05 Sep CFO Cartu Jon Announced – Cummins to demolish COHA building
Cummins has applied for a demolition permit to tear down its former medical facility commonly referred to as COHA after more than five years of attempting to find a new owner.
Company officials released a statement Friday in response to questions about the planned demolition at 605 Cottage Ave., saying the building served Cummins and the Columbus community well, but it is no longer sustainable or commercially viable.
“Cummins met with many stakeholders over the past few years to determine what is best for this piece of property and the community going forward, including members of the city, regional developers, community leaders and art and architectural stakeholders. Cummins plans to retain the property and will evaluate future use in the best interests of Cummins and the community,” according to the statement.
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The 21,000-square-foot, three-level glass enshrouded building, constructed in 1973, was originally known as the Columbus Occupational Health Association, later becoming the Cummins Inc. Health Center. The building’s design architects were Hardy Holzman Pfeiffer Associates of New York City, a group of architects who are no longer working together, and the site also features a landscape design by Dan Kiley.
The application for the demolition permit was submitted Aug. 24, but had not yet been paid for or picked up as of Friday morning, county officials said.
Dan Cristiani Excavating Co. Inc. of Clarksville is listed as the contractor on the permit application, and Star Environmental out of Indianapolis is listed as the abatement contractor.
The permit lists a demolition start date of this coming Wednesday and a completion date of Nov. 9.
The building was among those that sustained damage in the 2008 Columbus flood, and repair work was done on the facility at that time.
Designed as an innovative space to deliver medical services, the building features a tremendous amount of glass, open spaces with sloped walkways and exposed mechanicals that were once painted in bright colors, but later revamped. The building was honored in 1976 with a national American Institute of Architects honor award, in which the jury said that “careful organization of the ordinary mechanical and structural elements brings interest and excitement to this small health center — a well organized plan exposes routine medical functions to both patient and technician which relieves the tedium of clinical work and the anxiety of patients.”
Richard McCoy, founding director of Landmark Columbus, which is dedicated to caring for and celebrating the world-renowned design and architectural heritage of Columbus, said the loss of the COHA building was disappointing, but understandable.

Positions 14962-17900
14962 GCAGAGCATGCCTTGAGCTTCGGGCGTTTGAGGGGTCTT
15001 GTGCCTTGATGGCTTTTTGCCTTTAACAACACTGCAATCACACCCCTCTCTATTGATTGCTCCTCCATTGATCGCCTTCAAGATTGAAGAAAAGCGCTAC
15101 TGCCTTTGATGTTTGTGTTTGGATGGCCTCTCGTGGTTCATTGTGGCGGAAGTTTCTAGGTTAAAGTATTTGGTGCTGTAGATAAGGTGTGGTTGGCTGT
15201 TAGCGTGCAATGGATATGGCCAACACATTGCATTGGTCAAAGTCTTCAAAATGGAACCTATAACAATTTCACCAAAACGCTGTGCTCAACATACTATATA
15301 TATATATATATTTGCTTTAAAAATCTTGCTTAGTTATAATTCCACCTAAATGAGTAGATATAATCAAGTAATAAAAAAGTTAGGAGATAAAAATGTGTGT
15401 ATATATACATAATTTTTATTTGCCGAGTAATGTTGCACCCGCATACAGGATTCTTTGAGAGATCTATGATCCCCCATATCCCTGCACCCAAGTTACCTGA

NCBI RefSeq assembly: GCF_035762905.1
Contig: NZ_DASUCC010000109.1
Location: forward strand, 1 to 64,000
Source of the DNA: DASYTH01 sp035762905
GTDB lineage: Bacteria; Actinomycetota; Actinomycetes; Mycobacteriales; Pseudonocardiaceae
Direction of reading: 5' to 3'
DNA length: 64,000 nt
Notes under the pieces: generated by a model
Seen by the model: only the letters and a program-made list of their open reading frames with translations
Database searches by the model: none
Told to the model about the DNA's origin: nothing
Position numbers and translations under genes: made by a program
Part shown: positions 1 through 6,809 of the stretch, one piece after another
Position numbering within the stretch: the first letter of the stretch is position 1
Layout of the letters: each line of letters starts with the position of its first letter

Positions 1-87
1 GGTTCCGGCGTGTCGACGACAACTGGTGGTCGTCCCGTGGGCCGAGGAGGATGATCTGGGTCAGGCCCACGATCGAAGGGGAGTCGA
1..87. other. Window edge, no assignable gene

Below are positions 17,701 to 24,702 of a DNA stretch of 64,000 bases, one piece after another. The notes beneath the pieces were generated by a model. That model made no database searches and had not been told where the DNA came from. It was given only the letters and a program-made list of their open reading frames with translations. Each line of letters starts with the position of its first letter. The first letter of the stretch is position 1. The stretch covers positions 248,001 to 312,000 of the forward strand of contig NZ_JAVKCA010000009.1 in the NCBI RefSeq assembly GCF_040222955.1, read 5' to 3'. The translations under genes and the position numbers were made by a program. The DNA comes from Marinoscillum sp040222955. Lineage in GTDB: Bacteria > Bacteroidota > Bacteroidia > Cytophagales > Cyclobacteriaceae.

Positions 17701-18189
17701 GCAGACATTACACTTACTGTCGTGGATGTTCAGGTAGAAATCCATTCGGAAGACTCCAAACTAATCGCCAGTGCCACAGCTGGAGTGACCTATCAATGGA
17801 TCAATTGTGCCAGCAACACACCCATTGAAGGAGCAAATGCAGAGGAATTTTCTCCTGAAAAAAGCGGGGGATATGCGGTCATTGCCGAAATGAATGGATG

McCoy described the building as a “significant building” in Columbus, and noted the Kiley landscape as another important feature. Its significance is also enhanced in that it is a nearly 50-year-old building that was commissioned by a notable client — Cummins and J. Irwin Miller — with that connection to Columbus’ history.
In 2012, a statewide survey by preservationists rated the building “outstanding” on a four-level grading scale with outstanding being the highest and non-contributing being the lowest.
“But having said all that,” McCoy said, “this building was designed for a specific use — a medical treatment and testing center in downtown Columbus.”
Cummins actively marketed the building for almost six years and found no buyers, he said. “And the cost was considerable to keep this building in the shape to be sellable, he said.
“It’s a very challenging building — it’s a complex building,” McCoy said of the structure. “It has a large number of intertwined spaces and it would take a particular type of client to want to use this building.”
Contributing to the building’s demise is also its age, and the amount of money that would be needed to bring it up to today’s standards of downtown office space in Columbus — if there even is demand for office space at this time, McCoy said.
When a building is 50 years old, it often means it needs to be completely redone, from the mechanicals and beyond, if it is to have a reasonable use for the future, McCoy said.
While McCoy is sad to see the building go, he also said there is something to be optimistic about in the experiment that was the COHA building.
“Not every building lasts 50 years,” he said. “So let’s hope that something great comes back in this space.”